Quinn says conditioning key short season; Ronning, McLean also reflect on short 1994-95 campaign
VANCOUVER - Cliff Ronning and Kirk McLean remember the abbreviated 1994-95 NHL season. Kind of.
It was something of a blur.
A 48-game regular season began on Jan. 20 and ended May 3. It felt like the Vancouver Canucks were playing every other night and basically they were.
"Every game meant a lot," Ronning said Sunday. "You get on a losing streak and you are in trouble. Especially early in the season. It's important to have a good start."
"In a short season it's a sprint to the end," added McLean, the former Canuck goalie. "And that's not a bad thing honestly because you don't have time to think about anything else. It's like the playoffs."
Pat Quinn was the general manager of the Canucks that season, having just handed the coaching reins to Rick Ley after Vancouver's run to the Stanley Cup final the previous season.
He thinks conditioning will play a big part in determining how teams cope with a more hectic schedule.
"That is the thing you worry about is lack of conditioning, not necesasarily that they can't run the mile and do all that sort of thing, but game condition," Quinn said in a phone interview Sunday. "You know, your head, getting in the right spots and being ready to take checks and not be surprised out there because you are behind in your own preparation."
Quinn thinks teams that had lots of players competing overseas during the lockout will have an early edge when the puck drops on or about Jan. 19. That might not be good news for the Canucks, who were one of the teams with the fewest number of players competing in Europe.
"This year, I think the players that come back will have a little bit of a jump because they have been playing someplace and those that didn't have somehow got to find their game legs and their game head pretty fast," Quinn said.
Ronning remained in Vancouver during the 1994-95 lockout and trained with some other players. But he said he focused on the wrong things.
"I was doing a lot of weightlifting and thinking that by gaining eight more pounds it was going to help me," Ronning said. "But in the end the way I play I would have been better off to have good stamina and endurance. I know it definitely took me a while to get back into the swing of things."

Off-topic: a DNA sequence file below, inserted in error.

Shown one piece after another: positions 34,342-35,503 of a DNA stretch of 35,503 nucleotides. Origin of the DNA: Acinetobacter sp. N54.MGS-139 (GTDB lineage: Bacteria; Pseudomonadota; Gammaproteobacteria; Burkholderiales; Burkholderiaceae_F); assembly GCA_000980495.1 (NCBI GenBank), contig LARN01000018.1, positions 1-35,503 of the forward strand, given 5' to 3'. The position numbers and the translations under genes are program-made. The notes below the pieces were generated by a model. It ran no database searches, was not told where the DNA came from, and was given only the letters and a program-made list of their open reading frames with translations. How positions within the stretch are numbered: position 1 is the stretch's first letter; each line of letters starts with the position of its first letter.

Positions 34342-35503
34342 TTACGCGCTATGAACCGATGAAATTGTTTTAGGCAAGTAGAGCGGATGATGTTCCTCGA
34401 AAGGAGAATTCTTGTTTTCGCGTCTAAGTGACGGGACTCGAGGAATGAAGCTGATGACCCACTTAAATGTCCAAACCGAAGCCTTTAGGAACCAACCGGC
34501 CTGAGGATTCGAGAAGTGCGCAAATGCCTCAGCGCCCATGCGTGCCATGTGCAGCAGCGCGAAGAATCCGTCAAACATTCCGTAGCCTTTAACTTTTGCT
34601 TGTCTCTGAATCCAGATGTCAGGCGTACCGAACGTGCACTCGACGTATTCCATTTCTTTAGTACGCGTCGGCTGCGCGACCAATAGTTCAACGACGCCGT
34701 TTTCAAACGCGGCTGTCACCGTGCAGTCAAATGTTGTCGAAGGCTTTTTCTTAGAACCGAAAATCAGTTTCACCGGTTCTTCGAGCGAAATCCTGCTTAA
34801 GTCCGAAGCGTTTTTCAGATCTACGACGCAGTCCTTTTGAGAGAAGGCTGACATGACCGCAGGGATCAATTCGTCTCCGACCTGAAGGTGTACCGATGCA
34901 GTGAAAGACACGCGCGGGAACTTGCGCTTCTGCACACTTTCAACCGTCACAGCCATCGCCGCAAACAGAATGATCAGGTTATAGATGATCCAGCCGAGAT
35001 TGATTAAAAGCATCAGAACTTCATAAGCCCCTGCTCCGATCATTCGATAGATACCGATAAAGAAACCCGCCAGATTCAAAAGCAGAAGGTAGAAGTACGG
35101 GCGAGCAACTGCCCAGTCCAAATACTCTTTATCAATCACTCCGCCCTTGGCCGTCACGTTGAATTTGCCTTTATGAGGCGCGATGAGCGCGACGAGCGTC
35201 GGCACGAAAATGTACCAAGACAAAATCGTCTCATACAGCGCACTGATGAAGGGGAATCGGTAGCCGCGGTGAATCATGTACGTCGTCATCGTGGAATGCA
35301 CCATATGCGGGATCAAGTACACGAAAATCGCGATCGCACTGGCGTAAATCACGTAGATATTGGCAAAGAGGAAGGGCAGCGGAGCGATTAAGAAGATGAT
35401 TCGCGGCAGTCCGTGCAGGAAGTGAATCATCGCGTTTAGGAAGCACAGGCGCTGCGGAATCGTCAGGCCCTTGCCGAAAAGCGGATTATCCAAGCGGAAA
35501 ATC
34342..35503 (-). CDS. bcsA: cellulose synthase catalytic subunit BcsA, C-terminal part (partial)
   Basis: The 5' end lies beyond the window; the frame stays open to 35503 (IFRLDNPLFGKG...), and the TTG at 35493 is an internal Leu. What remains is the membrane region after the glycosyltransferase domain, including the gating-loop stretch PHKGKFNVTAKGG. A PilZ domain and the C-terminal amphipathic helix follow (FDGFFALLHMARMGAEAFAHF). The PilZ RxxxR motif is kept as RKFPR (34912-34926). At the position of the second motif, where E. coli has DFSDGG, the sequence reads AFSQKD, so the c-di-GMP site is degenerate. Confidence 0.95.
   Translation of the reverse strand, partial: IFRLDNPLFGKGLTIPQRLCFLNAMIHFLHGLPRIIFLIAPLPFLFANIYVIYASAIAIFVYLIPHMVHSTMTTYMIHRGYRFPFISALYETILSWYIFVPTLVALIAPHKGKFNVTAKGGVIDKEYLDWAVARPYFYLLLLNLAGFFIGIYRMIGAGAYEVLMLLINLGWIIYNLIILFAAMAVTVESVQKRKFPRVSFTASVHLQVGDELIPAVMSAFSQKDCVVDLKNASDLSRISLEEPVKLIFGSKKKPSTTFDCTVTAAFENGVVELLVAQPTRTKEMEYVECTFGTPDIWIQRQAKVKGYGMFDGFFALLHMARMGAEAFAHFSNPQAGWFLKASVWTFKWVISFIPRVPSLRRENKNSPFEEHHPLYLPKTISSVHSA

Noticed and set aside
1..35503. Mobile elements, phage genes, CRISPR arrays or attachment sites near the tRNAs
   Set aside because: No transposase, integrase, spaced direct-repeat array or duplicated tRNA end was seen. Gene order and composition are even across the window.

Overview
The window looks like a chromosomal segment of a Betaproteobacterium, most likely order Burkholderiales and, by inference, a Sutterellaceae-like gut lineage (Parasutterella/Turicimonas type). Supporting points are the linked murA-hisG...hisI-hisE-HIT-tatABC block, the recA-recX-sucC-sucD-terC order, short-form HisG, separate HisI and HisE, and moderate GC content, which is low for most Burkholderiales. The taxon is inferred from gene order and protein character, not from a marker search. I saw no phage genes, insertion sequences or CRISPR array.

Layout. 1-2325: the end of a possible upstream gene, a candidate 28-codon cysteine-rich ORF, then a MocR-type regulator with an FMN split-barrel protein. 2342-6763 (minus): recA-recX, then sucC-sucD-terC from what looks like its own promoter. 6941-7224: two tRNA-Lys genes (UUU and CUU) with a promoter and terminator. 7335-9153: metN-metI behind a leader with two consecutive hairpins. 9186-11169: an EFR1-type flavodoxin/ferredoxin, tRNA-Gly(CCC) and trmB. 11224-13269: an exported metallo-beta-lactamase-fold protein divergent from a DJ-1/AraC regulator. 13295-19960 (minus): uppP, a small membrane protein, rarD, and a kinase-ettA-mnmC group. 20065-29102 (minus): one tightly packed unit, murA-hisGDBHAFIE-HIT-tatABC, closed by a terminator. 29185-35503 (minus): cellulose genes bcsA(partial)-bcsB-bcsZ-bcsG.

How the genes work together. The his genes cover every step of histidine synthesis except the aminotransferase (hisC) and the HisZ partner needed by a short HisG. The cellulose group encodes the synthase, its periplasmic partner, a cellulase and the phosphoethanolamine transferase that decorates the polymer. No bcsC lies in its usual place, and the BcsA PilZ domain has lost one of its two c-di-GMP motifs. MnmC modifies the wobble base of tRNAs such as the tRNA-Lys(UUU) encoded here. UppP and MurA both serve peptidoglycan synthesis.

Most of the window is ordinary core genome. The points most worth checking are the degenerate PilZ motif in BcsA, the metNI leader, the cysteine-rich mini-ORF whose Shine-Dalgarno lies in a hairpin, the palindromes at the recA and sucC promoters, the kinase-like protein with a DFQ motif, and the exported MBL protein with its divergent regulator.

The '95 Canuck team stumbled out of the gate that season, winning only two of its first 12 games.
"Like I said, a good start is huge and we didn't have one," Ronning said. "There's definitely an advantage for the players who have been playing full contact."
McLean, now a goaltending consultant for the Colorado Avalanche, played in 40 of Vancouver's 48 regular-season games that season. He suggested goalies have some special challenges after a long layoff.
"The challenge for the goaltenders is getting into the swing of things," McLean said. "I think the players keep themselves in pretty good shape, the body contact is the toughest part of positional play. But for goalies, you get into scrimmages with the guys for two or three months and you can pick up bad habits. It's a lot tougher to get game-ready if you haven't been playing elsewhere."
Quinn remembers the 1995 season as feeling "quite cramped" and said a condensed schedule takes its toll on players.
"When you go every second night and sometimes play four games a week, that's tough," said Quinn, who thinks the best-conditioned teams will have the early edge.
"There is no game as demanding on conditioning as the sport of hockey. That becomes so important. And that's what will be pretty obvious as we get going here again, because lesser ability teams with decent conditioning could get a jump and in that short schedule all of a sudden you are losing games you'd expect to win, you are losing to teams you'd expect to beat and then comes that mental aside of the game, that pressure that some people don't respond well to."
Ronning remembers he and his teammates battling through lots of nagging injuries. He missed several games that season with a groin pull.
"I'm sure the trainers will be busy," Ronning said. "It's not the big injuries, it's just the small nagging injuries."
For the record, the 1995 Canucks finished at 18-18-12, made the playoffs and then beat the St. Louis Blues in seven games in the first round. But they were swept by the Chicago Blackhawks in the second round. The New Jersey Devils won the Stanley Cup that season.
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